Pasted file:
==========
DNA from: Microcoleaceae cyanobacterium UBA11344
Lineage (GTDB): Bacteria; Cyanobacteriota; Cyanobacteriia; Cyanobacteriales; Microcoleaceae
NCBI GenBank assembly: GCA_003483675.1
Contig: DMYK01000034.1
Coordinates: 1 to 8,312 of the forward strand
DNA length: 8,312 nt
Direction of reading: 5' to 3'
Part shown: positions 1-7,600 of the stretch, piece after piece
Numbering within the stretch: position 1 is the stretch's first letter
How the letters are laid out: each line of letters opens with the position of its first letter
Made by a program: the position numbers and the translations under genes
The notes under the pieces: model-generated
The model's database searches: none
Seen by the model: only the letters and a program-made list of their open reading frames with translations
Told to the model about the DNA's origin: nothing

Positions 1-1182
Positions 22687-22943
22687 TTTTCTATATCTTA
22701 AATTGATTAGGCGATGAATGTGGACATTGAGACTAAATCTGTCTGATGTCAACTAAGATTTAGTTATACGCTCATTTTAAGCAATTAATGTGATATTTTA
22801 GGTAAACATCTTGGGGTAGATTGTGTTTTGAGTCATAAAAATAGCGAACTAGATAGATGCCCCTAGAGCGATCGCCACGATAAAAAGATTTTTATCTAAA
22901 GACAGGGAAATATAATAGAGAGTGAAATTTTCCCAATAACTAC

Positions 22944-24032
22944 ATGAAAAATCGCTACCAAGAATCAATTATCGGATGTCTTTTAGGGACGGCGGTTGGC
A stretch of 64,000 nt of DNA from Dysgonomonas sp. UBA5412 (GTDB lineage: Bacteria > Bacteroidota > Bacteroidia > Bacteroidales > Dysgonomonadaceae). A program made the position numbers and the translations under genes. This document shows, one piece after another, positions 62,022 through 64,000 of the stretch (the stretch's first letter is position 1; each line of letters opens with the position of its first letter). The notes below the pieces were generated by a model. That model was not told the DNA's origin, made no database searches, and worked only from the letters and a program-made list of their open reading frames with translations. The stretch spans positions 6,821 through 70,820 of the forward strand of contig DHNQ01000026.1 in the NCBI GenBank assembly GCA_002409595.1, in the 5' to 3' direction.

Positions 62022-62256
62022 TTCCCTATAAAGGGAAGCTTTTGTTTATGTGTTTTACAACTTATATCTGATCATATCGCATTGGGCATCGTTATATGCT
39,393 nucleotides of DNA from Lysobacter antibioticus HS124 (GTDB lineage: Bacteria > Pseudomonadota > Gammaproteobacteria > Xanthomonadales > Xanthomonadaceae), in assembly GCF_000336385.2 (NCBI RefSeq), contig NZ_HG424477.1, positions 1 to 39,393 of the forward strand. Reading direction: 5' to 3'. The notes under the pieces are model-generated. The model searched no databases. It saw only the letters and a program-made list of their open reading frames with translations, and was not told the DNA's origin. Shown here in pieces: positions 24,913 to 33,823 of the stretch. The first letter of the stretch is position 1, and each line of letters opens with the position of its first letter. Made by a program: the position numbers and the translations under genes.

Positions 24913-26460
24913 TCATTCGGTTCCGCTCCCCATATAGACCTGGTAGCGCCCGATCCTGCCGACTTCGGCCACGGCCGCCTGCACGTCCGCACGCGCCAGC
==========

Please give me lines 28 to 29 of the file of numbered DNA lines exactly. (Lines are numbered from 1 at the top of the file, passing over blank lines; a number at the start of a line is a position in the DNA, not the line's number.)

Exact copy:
Positions 24913-26460
24913 TCATTCGGTTCCGCTCCCCATATAGACCTGGTAGCGCCCGATCCTGCCGACTTCGGCCACGGCCGCCTGCACGTCCGCACGCGCCAGC